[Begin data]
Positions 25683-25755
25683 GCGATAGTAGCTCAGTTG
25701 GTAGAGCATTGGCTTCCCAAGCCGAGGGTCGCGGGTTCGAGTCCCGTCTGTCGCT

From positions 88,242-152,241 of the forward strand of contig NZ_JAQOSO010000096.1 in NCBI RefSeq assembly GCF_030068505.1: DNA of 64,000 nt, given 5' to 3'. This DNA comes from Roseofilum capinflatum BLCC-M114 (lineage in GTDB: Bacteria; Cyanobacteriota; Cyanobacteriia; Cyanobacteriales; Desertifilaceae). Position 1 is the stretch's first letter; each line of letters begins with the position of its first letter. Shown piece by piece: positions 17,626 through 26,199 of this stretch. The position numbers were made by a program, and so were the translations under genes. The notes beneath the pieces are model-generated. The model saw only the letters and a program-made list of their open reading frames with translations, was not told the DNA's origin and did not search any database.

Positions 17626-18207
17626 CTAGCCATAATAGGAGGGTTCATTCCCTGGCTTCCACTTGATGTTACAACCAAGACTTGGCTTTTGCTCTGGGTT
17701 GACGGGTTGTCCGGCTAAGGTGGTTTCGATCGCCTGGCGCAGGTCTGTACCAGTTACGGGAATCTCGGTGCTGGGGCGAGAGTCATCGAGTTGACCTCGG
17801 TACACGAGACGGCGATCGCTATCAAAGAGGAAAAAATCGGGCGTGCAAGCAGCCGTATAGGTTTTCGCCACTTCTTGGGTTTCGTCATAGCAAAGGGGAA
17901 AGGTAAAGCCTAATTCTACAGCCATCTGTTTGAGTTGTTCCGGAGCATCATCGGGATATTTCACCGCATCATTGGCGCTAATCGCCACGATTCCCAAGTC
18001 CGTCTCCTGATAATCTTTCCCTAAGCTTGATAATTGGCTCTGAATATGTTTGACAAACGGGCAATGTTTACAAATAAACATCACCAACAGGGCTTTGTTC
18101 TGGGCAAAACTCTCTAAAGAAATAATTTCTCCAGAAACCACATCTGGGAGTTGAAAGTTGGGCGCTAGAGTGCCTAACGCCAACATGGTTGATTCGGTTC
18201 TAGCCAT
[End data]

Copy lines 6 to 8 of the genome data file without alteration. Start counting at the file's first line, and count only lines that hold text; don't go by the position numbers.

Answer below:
17626 CTAGCCATAATAGGAGGGTTCATTCCCTGGCTTCCACTTGATGTTACAACCAAGACTTGGCTTTTGCTCTGGGTT
17701 GACGGGTTGTCCGGCTAAGGTGGTTTCGATCGCCTGGCGCAGGTCTGTACCAGTTACGGGAATCTCGGTGCTGGGGCGAGAGTCATCGAGTTGACCTCGG
17801 TACACGAGACGGCGATCGCTATCAAAGAGGAAAAAATCGGGCGTGCAAGCAGCCGTATAGGTTTTCGCCACTTCTTGGGTTTCGTCATAGCAAAGGGGAA